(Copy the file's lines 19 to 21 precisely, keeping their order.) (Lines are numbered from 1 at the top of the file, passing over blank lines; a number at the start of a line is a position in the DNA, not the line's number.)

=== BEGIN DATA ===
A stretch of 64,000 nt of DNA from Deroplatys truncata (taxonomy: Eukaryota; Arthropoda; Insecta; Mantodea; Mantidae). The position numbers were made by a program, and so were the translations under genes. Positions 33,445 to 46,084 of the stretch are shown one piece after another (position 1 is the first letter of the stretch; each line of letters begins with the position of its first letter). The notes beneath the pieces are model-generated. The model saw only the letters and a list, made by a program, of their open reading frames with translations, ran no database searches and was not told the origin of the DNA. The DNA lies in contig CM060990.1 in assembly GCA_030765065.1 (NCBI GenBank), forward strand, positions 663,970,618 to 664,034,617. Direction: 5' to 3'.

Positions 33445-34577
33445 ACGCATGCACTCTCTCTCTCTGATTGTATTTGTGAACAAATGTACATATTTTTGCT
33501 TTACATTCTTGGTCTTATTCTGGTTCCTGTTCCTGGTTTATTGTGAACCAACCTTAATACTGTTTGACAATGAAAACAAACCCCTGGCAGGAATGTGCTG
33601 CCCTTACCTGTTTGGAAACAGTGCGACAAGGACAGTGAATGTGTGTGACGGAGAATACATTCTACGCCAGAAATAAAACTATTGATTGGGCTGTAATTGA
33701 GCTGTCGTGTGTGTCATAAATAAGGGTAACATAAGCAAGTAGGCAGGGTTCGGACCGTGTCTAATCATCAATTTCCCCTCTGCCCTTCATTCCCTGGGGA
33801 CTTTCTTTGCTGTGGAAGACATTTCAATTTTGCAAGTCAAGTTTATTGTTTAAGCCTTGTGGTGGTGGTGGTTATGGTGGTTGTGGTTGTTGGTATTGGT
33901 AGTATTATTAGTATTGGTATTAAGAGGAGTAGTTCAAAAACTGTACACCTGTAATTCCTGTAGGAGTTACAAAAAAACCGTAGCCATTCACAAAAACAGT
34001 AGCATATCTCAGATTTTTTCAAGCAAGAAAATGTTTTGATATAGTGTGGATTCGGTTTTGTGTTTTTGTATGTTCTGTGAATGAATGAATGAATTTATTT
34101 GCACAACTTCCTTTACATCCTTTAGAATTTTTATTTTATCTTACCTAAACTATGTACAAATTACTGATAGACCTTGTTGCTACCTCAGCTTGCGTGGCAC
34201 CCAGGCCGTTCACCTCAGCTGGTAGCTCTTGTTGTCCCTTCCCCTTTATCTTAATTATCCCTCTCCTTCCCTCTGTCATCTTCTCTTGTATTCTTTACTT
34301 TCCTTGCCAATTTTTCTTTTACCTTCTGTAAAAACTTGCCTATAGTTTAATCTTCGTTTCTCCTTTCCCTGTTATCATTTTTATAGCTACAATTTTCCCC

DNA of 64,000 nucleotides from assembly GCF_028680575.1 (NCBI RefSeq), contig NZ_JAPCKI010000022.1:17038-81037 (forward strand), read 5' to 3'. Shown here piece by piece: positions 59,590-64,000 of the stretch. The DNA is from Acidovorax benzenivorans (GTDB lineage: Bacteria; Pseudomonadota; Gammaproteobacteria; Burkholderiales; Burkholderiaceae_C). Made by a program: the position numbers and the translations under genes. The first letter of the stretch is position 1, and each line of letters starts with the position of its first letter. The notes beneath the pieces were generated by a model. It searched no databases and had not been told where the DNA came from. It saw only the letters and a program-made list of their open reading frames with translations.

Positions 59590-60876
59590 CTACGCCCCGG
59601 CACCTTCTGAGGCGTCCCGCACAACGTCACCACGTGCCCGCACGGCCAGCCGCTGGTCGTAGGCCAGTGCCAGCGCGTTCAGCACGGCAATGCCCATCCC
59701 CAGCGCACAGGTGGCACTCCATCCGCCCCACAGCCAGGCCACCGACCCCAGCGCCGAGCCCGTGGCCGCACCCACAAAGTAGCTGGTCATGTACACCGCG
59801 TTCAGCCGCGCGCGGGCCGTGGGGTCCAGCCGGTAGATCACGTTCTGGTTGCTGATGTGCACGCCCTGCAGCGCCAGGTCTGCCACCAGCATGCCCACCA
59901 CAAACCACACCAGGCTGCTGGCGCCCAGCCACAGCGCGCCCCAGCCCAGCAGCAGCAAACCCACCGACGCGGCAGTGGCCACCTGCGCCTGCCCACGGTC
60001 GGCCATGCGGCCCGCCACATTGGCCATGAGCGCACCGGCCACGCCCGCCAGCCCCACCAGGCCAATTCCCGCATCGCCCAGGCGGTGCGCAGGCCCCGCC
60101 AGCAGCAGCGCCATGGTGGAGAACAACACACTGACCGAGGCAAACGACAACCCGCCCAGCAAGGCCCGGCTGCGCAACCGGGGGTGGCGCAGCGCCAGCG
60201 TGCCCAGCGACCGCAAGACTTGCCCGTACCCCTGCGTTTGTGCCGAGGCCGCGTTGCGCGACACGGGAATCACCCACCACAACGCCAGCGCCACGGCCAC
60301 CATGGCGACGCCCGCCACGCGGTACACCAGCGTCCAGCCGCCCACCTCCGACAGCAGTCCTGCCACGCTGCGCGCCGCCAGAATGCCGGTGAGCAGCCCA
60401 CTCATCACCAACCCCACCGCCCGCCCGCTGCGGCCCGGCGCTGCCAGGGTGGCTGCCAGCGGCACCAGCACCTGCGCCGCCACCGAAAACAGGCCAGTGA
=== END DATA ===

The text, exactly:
59901 CAAACCACACCAGGCTGCTGGCGCCCAGCCACAGCGCGCCCCAGCCCAGCAGCAGCAAACCCACCGACGCGGCAGTGGCCACCTGCGCCTGCCCACGGTC
60001 GGCCATGCGGCCCGCCACATTGGCCATGAGCGCACCGGCCACGCCCGCCAGCCCCACCAGGCCAATTCCCGCATCGCCCAGGCGGTGCGCAGGCCCCGCC
60101 AGCAGCAGCGCCATGGTGGAGAACAACACACTGACCGAGGCAAACGACAACCCGCCCAGCAAGGCCCGGCTGCGCAACCGGGGGTGGCGCAGCGCCAGCG